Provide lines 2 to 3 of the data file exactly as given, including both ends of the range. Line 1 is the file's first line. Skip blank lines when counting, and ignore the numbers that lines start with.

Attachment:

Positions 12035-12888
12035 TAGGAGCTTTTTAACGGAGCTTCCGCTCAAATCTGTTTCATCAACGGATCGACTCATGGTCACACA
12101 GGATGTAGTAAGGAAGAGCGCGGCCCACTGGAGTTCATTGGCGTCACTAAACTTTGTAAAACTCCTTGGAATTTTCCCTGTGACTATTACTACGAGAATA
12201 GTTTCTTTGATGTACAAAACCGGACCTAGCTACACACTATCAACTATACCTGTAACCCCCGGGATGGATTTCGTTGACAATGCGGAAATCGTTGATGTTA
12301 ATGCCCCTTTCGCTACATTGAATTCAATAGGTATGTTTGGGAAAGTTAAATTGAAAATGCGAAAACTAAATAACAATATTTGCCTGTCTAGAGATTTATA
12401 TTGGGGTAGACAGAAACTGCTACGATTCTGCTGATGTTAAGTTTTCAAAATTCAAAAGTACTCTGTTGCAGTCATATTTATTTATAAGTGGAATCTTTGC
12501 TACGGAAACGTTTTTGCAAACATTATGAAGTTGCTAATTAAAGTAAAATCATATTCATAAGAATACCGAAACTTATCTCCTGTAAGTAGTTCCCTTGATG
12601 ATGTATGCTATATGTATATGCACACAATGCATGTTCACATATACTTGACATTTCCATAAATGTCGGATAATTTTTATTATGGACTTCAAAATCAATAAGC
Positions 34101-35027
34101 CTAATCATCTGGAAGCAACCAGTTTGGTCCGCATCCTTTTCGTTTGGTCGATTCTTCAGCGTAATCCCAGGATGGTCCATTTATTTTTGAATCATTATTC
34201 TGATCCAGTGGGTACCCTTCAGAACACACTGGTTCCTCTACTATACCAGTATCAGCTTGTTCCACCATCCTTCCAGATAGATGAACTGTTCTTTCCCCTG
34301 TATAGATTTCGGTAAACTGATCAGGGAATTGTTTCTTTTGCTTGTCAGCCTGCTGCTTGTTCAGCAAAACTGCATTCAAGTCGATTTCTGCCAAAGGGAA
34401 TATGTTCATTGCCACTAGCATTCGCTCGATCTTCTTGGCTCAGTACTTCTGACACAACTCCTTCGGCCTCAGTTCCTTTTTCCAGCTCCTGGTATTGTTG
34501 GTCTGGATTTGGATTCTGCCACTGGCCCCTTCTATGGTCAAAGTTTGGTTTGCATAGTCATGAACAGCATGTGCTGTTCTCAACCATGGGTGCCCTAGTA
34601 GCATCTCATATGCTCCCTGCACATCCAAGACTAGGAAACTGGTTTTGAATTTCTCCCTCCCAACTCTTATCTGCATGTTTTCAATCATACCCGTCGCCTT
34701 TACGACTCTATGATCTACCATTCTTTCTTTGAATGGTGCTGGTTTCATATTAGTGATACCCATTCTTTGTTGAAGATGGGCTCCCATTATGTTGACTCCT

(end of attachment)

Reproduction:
12035 TAGGAGCTTTTTAACGGAGCTTCCGCTCAAATCTGTTTCATCAACGGATCGACTCATGGTCACACA
12101 GGATGTAGTAAGGAAGAGCGCGGCCCACTGGAGTTCATTGGCGTCACTAAACTTTGTAAAACTCCTTGGAATTTTCCCTGTGACTATTACTACGAGAATA